It took maybe a half hour to go over the details while the mechanic (what else had the man been?) took notes in blocky handwriting. They came to an easy agreement about price and Eliot went on his way. He waited until he was on the road in his own beat-up truck before contacting Hardison and asking him to dig a little deeper on Dean Campbell. The guy was much more than just a mechanic and Eliot hated surprises.
Six days later, Campbell called to tell them that their car was ready and they were no closer to figuring out who the guy was. Nate eventually put his foot down and told Hardison to focus on the job, though he's just as curious as the rest of them. His background came back so clean you could eat off of it, the kind of spotless record that exists when the records are fake. Nate thought the man's face looked familiar, but he couldn't place it, and that just didn't happen to Nate Ford.
So it came as no surprise to Eliot when Nate invited himself along to pick up the bait for their latest mark. It's more shocking that the rest of his crew didn't end up trailing along behind them, but they had their own pieces to pull together and Eliot knew they all had their earbuds on and were listening intently. The crew trusted Nate to put it all together. That was what the mastermind did, after all.
The garage hadn't really changed over the past week. The teenage boy was standing next to Campbell as the older man pointed out some part of the engine of the gorgeous Chevy Impala Eliot had seen last week, and Eliot could see their ordered car gleaming in the dim light. Singer had been right; Campbell had definitely been the man for this particular task. The car was a dead ringer for Little Bastard.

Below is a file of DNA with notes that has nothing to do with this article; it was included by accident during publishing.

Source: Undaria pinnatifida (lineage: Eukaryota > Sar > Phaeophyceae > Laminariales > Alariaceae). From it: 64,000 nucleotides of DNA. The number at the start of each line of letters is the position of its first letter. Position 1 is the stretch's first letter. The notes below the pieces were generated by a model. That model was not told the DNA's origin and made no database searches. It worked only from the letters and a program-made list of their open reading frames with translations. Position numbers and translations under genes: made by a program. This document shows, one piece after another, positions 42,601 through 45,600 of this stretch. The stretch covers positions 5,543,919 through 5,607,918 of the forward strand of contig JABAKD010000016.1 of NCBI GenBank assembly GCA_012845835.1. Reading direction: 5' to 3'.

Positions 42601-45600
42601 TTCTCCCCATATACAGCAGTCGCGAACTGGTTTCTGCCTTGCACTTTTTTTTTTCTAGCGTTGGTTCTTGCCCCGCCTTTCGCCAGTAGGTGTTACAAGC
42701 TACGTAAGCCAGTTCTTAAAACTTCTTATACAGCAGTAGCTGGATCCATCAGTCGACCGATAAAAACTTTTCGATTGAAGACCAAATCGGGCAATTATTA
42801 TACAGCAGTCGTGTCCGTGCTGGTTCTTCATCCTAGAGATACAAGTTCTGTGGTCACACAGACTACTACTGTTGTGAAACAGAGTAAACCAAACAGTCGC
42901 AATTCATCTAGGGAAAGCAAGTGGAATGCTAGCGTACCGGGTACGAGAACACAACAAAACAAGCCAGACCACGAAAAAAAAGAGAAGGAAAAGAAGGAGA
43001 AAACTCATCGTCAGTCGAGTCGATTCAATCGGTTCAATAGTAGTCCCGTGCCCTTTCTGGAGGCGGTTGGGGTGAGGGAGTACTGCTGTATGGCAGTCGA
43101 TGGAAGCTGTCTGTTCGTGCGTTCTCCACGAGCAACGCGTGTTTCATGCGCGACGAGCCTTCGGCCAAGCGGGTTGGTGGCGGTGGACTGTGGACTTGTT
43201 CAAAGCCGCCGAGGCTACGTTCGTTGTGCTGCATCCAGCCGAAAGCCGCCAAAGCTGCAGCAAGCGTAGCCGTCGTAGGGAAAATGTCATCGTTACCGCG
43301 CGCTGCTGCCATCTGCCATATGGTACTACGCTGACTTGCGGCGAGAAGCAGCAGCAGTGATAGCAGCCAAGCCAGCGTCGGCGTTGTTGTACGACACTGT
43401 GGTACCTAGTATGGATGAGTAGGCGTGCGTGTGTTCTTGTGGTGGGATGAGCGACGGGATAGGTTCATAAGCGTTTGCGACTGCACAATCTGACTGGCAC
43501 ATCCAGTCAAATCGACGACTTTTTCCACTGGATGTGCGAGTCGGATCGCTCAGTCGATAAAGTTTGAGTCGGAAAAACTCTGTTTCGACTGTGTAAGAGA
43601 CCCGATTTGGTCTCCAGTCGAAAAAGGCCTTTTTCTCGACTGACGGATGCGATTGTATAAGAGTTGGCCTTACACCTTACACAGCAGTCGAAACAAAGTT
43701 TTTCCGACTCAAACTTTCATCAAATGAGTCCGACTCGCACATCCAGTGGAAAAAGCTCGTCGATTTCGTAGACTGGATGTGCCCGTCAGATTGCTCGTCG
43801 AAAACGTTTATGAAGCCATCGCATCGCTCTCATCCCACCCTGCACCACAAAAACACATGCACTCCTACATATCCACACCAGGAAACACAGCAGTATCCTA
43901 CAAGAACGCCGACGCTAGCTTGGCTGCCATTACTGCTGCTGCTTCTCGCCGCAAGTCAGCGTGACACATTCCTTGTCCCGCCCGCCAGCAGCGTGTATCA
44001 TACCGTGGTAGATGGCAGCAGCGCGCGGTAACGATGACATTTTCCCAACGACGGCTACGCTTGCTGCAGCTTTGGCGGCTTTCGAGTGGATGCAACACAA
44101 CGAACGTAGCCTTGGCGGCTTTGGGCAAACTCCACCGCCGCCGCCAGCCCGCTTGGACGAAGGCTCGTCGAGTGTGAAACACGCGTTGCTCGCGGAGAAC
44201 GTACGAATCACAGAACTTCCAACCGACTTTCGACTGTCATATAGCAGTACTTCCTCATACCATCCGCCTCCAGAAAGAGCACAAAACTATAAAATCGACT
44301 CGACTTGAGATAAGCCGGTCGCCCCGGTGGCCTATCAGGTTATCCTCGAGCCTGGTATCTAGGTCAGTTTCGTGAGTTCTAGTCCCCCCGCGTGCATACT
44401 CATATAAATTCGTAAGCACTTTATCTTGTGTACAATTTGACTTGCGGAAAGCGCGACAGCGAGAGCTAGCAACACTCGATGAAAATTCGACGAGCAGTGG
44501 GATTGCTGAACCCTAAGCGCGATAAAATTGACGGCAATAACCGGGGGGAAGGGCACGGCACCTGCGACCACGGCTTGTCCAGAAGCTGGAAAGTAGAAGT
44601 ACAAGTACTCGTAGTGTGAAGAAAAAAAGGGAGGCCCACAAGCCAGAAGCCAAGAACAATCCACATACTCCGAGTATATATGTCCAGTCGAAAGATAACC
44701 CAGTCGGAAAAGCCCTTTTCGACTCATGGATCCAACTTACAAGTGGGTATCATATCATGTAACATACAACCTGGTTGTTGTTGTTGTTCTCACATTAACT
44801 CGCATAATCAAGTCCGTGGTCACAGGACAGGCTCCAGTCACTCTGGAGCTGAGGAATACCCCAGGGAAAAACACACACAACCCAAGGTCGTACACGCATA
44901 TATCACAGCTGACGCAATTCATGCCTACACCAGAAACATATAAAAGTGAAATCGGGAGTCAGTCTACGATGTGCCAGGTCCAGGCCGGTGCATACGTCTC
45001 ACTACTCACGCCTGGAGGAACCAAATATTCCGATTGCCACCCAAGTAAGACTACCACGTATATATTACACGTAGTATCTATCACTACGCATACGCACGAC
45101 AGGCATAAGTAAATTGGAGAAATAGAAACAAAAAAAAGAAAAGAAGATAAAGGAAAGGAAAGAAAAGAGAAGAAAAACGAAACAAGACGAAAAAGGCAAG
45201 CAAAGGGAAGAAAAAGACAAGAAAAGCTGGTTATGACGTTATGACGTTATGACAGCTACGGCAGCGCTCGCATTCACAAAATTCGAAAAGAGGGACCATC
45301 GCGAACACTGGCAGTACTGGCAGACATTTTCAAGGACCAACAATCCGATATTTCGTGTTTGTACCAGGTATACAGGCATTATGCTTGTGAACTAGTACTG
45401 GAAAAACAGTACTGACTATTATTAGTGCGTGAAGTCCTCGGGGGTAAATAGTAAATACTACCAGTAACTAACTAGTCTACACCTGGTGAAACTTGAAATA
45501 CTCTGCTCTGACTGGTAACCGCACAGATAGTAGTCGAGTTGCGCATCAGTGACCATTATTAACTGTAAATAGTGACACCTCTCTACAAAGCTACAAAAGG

He made sure that the man heard them coming before calling out a greeting, knowing Nate would pick up on his reasons. "Car looks great."
Campbell straightened. "Yeah, well, I can't take all the credit. It was in impound in Ohio. All I did on that front was a new windshield and a couple of touch-ups. Didn't even need to change the VIN."
Nate frowned. "Are you telling me this really is James Dean's car?"
The other man snorted a laugh. "You'd be paying a lot more for it if it was. No, it's just a really good fake. Belonged to a collector who died a few years back."
"And the additions?"
"All there. You guys play it right, you should be able to convince just about anyone that the spirit of James Dean is haunting this car." Eliot thought he caught some hint of emotion from the mechanic, but it was gone before he could define it. "I've got the paperwork and a couple of other things in the office if you want to see them."
Nate nodded. "You took care of the provenance?"
Campbell shrugged. "I finessed a couple of details, but not much needed to be changed. Last guy who owned it was killed in the car, and the friend who was there swore that he saw the ghost of James Dean. I pulled up the police record in case you wanted to use it."
Eliot watched as Nate made up his mind about Dean Campbell. He was pretty sure Nate's opinion coincided with his own: useful contact, not a threat unless made that way, and dangerous. "Thank you, Mr. Campbell. I look forward to doing business with you again some time." They shook hands, Campbell obviously appreciative of the fact that Nate didn't mind the grease and dirt that was transferred, and exchanged the check for a set of keys. This was one number they'd be keeping on file.